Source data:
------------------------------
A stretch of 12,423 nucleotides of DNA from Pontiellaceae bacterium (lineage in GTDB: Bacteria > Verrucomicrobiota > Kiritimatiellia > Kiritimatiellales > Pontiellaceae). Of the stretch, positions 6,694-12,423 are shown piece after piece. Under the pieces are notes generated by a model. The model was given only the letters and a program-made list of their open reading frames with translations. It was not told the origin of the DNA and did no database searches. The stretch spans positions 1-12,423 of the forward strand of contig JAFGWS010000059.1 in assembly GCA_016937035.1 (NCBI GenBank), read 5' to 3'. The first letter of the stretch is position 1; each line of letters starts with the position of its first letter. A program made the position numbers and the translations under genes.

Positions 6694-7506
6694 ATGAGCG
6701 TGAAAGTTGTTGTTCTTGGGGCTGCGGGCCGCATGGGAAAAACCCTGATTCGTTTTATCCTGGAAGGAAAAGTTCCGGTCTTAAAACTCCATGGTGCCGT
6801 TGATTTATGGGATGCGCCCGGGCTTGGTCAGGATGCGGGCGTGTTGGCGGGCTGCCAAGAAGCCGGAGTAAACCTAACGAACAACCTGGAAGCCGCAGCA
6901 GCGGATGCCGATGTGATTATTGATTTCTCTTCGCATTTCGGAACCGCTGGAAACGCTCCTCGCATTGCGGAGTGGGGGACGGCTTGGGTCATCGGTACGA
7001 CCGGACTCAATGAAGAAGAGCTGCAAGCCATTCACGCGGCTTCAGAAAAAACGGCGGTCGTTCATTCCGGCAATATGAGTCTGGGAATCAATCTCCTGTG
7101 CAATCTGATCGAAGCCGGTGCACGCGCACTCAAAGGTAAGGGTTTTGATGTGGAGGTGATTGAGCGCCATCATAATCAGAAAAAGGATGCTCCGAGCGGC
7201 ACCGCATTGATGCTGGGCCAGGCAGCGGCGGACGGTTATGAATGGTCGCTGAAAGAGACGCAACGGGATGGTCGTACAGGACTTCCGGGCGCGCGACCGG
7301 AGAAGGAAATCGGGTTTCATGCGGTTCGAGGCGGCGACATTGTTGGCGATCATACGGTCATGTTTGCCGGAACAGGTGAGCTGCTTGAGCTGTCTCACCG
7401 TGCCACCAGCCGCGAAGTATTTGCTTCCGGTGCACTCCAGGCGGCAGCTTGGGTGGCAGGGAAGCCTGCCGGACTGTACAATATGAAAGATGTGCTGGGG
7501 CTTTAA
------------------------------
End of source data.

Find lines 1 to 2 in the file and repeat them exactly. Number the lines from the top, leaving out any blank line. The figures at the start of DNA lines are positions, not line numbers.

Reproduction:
A stretch of 12,423 nucleotides of DNA from Pontiellaceae bacterium (lineage in GTDB: Bacteria > Verrucomicrobiota > Kiritimatiellia > Kiritimatiellales > Pontiellaceae). Of the stretch, positions 6,694-12,423 are shown piece after piece. Under the pieces are notes generated by a model. The model was given only the letters and a program-made list of their open reading frames with translations. It was not told the origin of the DNA and did no database searches. The stretch spans positions 1-12,423 of the forward strand of contig JAFGWS010000059.1 in assembly GCA_016937035.1 (NCBI GenBank), read 5' to 3'. The first letter of the stretch is position 1; each line of letters starts with the position of its first letter. A program made the position numbers and the translations under genes.

Positions 6694-7506